In describing how the scientists of 'New Atlantis' worked, Bacon wrote:

We have certain hymns and services, which we say daily, of Lord and thanks to God for His marvellous works; and some forms of prayer, imploring His aid and blessing for the illumination of our labors, and the turning of them into good and holy uses."The New Atlantis", 1627. Francis Bacon

In Bacon's 'Theological Tracts', there are two prayers, named "The Student's Prayer" and "The Writer's Prayer" which may be a demonstration of how scientists could pray as described in 'The New Atlantis'.

(See Bacon's Prayers in Wikisource).


'New Atlantis' and other writings of Bacon inspired the formation of the Royal Society. Jonathan Swift parodied them both in book III of 'Gulliver's Travels'.

In recent years, 'New Atlantis' influenced B. F. Skinner's 1948 'Walden Two'.

This novel may have been Bacon's vision for a Utopian New World in North America. In it he depicted a land where there would be freedom of religion showing a Jew treated fairly and equally in an island of Christians. It has been argued that this work had influenced others reforms, such as greater rights for women, the abolition of slavery, elimination of debtors' prisons, separation of church and state, and freedom of political expression,Harvey Wheeler, 'Francis Bacon's Case of the Post-Nati (1608); Foundations of Anglo-American Constitutionalism; An Application of Critical Constitutional Theory', Ward, 1998Howard B. White, 'Peace Among the Willows: The Political Philosophy of Francis Bacon', The Hague Martinus Nijhoff, 1968Harvey Wheeler, 'Francis Bacons "Verulamium": the Common Law Template of The Modern in English Science and Culture', 1999Frances Yates, '(essay) Bacon's Magic, in Frances Yates, Ideas and Ideals in the North European Renaissance', London: Routledge & Kegan Paul, 1984 although there is no hint of these reforms in 'The New Atlantis' itself. His propositions of legal reform (which were not established in his lifetime), though, are considered to have been one of the influences behind the Napoleonic Code, and therefore could show some resemblance with or influence in the drafting of other liberal constitutions that came in the centuries after Bacon's lifetime, such as the American Constitution.

Francis Bacon played a leading role in creating the English colonies, especially in Virginia, the Carolinas, and Newfoundland in northeastern Canada. His government report on "The Virginia Colony" was submitted in 1609. In 1610 Bacon and his associates received a charter from the king to form 'the Tresurer and the Companye of Adventurers and planter of the Cittye of London and Bristoll for the Collonye or plantacon in Newfoundland' and sent John Guy to found a colony there. In 1910 Newfoundland issued a postage stamp to commemorate Bacon's role in establishing the province. The stamp describes Bacon as "the guiding spirit in colonization scheme" of 1610.Alfred Dodd, 'Francis Bacon's Personal Life Story', Volume 2 The Age of James', England: Rider & Co., 1949, 1986. pages 157 158, 425, 502 503, 518 532 Moreover, some scholars believe he was largely responsible for the drafting, in 1609 and 1612, of two charters of government for the Virginia Colony. Thomas Jefferson, the third President of the United States and author of the Declaration of Independence, wrote: '"Bacon, Locke and Newton. I consider them as the three greatest men that have ever lived, without any exception, and as having laid the foundation of those superstructures which have been raised in the Physical and Moral sciences"'. Historian and biographer William Hepworth Dixon considered that Bacon's name could be included in the list of Founders of the United States of America.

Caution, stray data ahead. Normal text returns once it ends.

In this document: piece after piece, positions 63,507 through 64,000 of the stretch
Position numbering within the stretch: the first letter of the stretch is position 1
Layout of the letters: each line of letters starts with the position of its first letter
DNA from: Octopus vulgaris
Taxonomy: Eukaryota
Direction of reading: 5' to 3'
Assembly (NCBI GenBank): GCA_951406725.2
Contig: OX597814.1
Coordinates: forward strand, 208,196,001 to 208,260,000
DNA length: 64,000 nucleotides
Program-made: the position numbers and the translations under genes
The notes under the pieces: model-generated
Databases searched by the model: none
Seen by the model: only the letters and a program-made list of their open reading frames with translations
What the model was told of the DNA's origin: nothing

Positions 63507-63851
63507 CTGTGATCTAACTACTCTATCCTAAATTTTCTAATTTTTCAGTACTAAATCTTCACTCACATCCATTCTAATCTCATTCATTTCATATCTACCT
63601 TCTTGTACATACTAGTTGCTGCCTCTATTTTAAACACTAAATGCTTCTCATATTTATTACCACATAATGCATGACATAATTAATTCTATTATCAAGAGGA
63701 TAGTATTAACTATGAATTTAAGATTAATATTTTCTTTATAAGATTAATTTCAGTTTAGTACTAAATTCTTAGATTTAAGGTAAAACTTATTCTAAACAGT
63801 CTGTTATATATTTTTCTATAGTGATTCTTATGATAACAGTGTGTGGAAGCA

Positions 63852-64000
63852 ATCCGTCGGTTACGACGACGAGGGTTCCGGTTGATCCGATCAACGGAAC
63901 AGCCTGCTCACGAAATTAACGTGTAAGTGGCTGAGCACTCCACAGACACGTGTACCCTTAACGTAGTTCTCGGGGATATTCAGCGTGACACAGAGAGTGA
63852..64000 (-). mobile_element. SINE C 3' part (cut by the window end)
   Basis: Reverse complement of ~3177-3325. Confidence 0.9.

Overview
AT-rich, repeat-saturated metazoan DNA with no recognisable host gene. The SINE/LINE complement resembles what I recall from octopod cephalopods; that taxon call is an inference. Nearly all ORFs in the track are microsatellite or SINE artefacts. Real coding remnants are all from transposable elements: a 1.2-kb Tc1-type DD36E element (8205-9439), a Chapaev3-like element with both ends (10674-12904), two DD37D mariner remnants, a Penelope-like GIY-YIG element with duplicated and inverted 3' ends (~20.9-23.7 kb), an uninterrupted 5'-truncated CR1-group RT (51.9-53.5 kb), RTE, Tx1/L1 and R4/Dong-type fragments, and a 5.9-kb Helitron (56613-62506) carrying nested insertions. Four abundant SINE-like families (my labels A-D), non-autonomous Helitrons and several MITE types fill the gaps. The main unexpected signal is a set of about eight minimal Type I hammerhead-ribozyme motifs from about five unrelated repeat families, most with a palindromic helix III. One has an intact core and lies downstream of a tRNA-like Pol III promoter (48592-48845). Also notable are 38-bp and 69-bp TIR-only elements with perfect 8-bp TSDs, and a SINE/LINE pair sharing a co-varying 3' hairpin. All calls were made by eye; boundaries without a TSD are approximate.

It is also believed by the Rosicrucian organisation AMORC that Bacon would have influenced a settlement of mystics in North America, stating that 'The New Atlantis' inspired a colony of Rosicrucians led by Johannes Kelpius to journey across the Atlantic Ocean in a chartered vessel called 'Sarah Mariah', and move on to Pennsylvania in the late 17th century. According to their claims, these Rosicrucian communities "made valuable contributions to the newly emerging American culture in the fields of printing, philosophy, the sciences and arts". Page 31

The utopian writer Krlis Balodis adopted the name "Atlanticus" when he wrote 'Der Zukunftsstaat' in 1898.

See also

*Design of experiments

*Los Horcones (an experimental community inspired by 'Walden Two')

*Royal Society



*'The City of the Sun' (1602), a similar early utopian novel by the Italian Dominican and philosopher Tommaso Campanella

Further reading

* Zeitlin, Samuel Garrett (2022). "Eutopia of Empire: Francis Bacon's Short View and the Imperial and Colonial Background to the New Atlantis". 'Political Research Quarterly.'